The Convergence of Jews and Gentiles

The word Epiphany, a derivative from the Greek language, can be translated in Latin by Manifestation. On this day, therefore, the Redeemer of all nations, being revealed to all nations, occasioned this solemn feast. A very few days ago we celebrated his Nativity; today we celebrate his Manifestation. The tradition is that our Lord Jesus Christ was adored by the Magi on this day, thirteen days after his birth. The Gospel truthfully states that this event took place, and the universal acceptance of this glorious feast attests that it happened on this day. For it has seemed just, and it really is just, that, since the Magi were the first of the Gentiles to know Christ the Lord and since they, not yet influenced by his speech, followed the star which appeared to them and, like a tongue from heaven, distinctly spoke to them in behalf of the Speechless Word, then, I repeat, it is just that the Gentiles should recognize this day as the occasion of salvation for their first-fruits and that, with solemn observance, they should consecrate it to Christ the Lord in a spirit of thanksgiving. To be sure, the first-fruits of the Jews unto faith in the revelation of Christ were the shepherds who, approaching from nearby, saw him on the very day of his birth. To them angels made the announcement; a star did this for the Magi. To the shepherds “Glory to God in the highest" (Luke 2:14) was said; in the case of the Magi, the Psalmist's words, “The heavens show forth the glory of God,” (Ps. 18:2) were fulfilled. Both groups, as if they were the beginnings of two walls coming from different directions, that is, of circumcision and of uncircumcision, hurried on to the cornerstone so that he might be their peace, making both one (Eph. 2:11-22).

Now, the shepherds praised God because they had seen Christ; the Magi, however, adored Christ when they saw him. In the Jews, thanksgiving took precedence, whereas humility was more marked in the Magi. Perhaps the shepherds, less conscious of guilt, rejoiced more readily in the thought of salvation, whereas the Gentiles, burdened with many sins, sought pardon with greater submissiveness. This is the humility which sacred Scripture commends as more pronounced in those who belonged to the Gentiles than in the Jews. For from the Gentiles came the centurion who, although he had accepted the Lord with all his heart, said that he was unworthy to have him enter into his house, desiring the Lord not to see his servant, but merely to command that he be healed. Thus he cherished deep within his heart the presence of him from whose actual presence within his house he recoiled in all reverence. Then it was that the Lord said: “I have not found such great faith in Israel” (Cf. Mt 8:5·10). The Chanaanite woman, too, was a Gentile, who, when she heard the Lord liken her to a dog unworthy of having the bread of the children cast to her, nevertheless demanded the scraps destined for the dogs, and merited not to be considered unworthy because she did not deny her true status. For she herself heard the Master say: “O woman, great is thy faith" (Cf. Mt 15:21·29). Humility had made her faith great because she had made herself small.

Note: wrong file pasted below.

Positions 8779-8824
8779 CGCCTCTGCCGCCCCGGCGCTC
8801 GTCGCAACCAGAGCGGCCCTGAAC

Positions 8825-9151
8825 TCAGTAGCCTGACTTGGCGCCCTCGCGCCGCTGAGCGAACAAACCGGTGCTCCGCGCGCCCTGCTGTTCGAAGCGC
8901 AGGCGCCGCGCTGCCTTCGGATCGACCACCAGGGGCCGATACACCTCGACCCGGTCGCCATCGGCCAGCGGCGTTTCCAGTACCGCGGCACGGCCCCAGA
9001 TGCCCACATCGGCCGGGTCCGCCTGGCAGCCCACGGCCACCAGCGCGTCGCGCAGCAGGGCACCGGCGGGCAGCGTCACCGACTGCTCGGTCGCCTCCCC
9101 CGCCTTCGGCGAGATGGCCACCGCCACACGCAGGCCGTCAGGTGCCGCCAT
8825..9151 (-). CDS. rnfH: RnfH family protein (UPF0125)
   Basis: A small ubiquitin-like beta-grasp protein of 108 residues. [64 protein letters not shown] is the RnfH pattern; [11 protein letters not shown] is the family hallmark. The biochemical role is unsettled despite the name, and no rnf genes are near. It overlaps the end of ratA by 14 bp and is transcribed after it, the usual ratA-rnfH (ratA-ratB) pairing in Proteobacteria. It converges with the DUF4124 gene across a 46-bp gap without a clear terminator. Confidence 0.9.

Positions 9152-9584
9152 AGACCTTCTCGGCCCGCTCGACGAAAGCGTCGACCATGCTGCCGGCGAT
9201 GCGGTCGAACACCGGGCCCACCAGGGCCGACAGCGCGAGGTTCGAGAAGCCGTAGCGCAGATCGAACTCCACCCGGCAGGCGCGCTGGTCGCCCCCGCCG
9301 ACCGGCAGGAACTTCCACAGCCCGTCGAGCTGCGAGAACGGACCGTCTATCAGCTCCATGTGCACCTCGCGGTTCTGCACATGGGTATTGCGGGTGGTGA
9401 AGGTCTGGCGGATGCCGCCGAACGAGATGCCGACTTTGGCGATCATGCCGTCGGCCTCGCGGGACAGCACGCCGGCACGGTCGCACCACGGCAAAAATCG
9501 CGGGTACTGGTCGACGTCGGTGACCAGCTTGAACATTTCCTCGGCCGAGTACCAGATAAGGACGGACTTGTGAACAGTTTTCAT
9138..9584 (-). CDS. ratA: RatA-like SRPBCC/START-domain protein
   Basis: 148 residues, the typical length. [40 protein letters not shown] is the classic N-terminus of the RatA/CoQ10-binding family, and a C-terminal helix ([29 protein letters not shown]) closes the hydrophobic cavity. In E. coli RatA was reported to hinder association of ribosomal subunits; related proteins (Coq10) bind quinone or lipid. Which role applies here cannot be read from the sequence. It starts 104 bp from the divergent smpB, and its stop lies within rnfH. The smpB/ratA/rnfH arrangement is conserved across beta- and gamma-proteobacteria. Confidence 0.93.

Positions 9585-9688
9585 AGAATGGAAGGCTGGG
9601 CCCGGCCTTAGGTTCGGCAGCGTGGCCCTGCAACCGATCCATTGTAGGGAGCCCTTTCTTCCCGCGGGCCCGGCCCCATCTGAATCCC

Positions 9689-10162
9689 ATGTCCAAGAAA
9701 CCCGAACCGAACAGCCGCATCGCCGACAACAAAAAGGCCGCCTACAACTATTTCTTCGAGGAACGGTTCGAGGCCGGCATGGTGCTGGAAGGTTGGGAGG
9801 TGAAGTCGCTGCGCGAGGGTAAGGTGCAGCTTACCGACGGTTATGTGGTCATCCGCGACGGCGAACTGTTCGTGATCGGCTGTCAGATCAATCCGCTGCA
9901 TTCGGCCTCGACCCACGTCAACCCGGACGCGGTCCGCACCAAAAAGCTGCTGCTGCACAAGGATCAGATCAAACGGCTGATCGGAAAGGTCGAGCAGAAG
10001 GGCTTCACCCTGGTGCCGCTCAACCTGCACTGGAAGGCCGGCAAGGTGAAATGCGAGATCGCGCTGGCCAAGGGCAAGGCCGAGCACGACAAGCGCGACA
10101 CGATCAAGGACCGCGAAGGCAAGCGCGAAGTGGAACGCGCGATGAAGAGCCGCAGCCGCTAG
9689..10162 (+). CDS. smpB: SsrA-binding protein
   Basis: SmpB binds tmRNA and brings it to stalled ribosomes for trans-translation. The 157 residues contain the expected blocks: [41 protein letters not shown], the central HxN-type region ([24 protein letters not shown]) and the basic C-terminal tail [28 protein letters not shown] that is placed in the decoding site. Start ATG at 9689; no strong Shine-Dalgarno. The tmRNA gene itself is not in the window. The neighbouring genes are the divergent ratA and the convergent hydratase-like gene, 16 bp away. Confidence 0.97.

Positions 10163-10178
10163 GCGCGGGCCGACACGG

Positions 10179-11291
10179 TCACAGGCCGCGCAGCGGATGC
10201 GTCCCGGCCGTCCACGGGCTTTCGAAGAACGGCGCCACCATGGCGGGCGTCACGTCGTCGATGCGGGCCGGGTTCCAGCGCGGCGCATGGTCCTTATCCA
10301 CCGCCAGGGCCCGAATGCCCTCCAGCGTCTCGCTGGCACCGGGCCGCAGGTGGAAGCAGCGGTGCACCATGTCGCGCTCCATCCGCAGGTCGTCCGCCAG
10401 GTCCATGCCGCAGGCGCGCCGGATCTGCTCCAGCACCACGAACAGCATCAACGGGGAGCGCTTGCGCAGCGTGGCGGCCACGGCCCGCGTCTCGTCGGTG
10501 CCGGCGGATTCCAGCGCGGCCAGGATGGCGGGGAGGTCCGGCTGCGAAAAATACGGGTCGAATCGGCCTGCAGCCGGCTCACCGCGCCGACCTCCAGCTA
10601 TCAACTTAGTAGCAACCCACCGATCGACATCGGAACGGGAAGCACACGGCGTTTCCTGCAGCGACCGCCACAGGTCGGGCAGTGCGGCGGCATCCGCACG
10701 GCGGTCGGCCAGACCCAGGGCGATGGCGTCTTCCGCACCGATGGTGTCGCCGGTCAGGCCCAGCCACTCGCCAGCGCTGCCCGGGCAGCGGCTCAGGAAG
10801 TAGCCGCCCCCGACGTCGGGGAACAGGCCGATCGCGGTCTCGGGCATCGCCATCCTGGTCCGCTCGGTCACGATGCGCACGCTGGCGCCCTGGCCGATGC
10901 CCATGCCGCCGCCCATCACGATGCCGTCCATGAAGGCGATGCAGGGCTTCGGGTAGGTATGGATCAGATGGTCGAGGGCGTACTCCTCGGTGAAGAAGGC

Therefore, the shepherds come from nearby to see; the Magi come from afar to adore. This is the humility on account of which the wild olive merited to be engrafted upon the olive tree and to bear olives contrary to its nature (Cf. Rom. 11:17·25) because it merited to change its nature through grace. For, although the whole world through the influence of the wild olive was becoming wild and bitter, enriched by the grace of the grafting it has become resplendent. Now people are coming from the ends of the earth, saying in the words of Jeremias: “Surely our fathers have possessed lies" (Jer. 16:19). And they come, not from one part of the world only, but, as the holy Gospel according to Luke says: “from the east and from the west, from the north and from the south” (Lk 13:29) to sit down with Abraham and Isaac and Jacob in the kingdom of heaven. So, by the grace of the Blessed Trinity, the whole earth from its four corners is called to the faith. According to this reckoning, when four is taken three times, the apostolic number, twelve, is consecrated as symbolizing the salvation of the whole world from its four corners in the grace of the Trinity. This number was also indicated by the vessel full of all kinds of animals, as it were of all nations, shown to Peter (Cf. Acts 10:11-13.) For this vessel, let down from the heavens by the four corners, was lowered and taken up three different times, so that the four became twelve. On that account, perhaps, when twelve days had elapsed after the birth of Christ, the Magi, the first-fruits of the Gentiles, came to see and to adore Christ and thus merited not only to insure their own salvation but also to prefigure that of all Gentiles. Let us, therefore, celebrate this day most devoutly and let us adore the Lord Jesus now dwelling in heaven, as those first-fruits of our race adored him lying in the inn. They reverenced in him what he would later be; we reverence what he has become. They, the first-fruits of the Gentiles, adored him at the breast of his Mother; we, the Gentiles of today, adore him sitting at the right hand of God. 

EDITORIAL NOTE: This is Sermon 203 from Augustine of Hippo, Sermons on the Liturgical Seasons, is reprinted here with permission from Catholic University of America Press, all rights reserved.  

Featured Image: Gentile da Fabriano, Adoration of the Magi, 1423; Source: Wikimedia Commons, PD-Old-100.


Augustine of Hippo

Augustine of Hippo was born in what is modern-day Algeria in 354. He is a Doctor of the Church. 

Read more by Augustine of Hippo